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From Longman Dictionary of Contemporary Englishdualdu‧al /ˈdjuːəl $ ˈduːəl/ ●○○ adjective [only before noun]  TWOhaving two of something or two partssingledual role/purpose/function The bridge has a dual role, carrying both road and rail. a dual system of educationdual citizenship/nationality She has dual nationality, of Canada and Britain (=she is a citizen of Canada and Britain).duality /djuˈæləti $ du-/ noun [uncountable]
Examples from the Corpus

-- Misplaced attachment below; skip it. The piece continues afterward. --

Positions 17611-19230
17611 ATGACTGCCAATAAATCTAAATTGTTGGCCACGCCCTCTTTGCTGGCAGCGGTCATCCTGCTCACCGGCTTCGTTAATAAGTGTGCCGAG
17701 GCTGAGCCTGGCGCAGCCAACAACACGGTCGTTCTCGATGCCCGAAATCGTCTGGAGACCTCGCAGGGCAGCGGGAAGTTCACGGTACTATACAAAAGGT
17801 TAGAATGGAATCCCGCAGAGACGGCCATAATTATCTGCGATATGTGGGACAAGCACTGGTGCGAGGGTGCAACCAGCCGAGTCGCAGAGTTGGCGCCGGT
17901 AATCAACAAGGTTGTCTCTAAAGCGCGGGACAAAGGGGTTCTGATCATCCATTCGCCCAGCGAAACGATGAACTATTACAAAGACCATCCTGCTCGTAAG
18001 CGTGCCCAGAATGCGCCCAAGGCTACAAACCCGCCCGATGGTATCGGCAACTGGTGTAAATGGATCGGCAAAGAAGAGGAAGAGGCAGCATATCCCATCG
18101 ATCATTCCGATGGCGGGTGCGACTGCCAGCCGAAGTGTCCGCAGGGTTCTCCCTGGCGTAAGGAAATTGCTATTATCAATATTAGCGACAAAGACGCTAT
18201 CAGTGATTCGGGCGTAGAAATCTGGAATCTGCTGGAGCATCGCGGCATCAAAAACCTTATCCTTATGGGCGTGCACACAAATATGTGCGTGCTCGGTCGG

dualThe dual character of therapy, then, is actually two sections of the same thing: relieving engrams.It must also be reinforced by matrix systems such as dual control and evaluation systems..It's much safer if you learn to drive in a car which has dual controls.The magistrate's court has a dual function: to try minor cases and consider whether in more serious cases there is enough evidence for a trial to take place.I can summarize the preceding by pointing to the fact that there is actually a dual metaphor being employed.He has dual nationality because his father was born in Pakistan and his mother is British.This is not the place to explore the subtleties of dual or segmented labour market theories.He found it difficult to cope with the dual pressures of work and home life.Don Jose continued in his dual role of father and teacher to his son.dual citizenship/nationalitySome of the athletes in this international potpourri, like Kaila, McGuirk and Thomson, hold dual citizenship.There could not even be a question of dual nationality.Why, Fox is so diverse that he even has dual citizenship -- neither of them in the United States.Mr Kohl himself has floated the idea of offering dual citizenship on a trial basis.However, dual citizenship would not be allowed.
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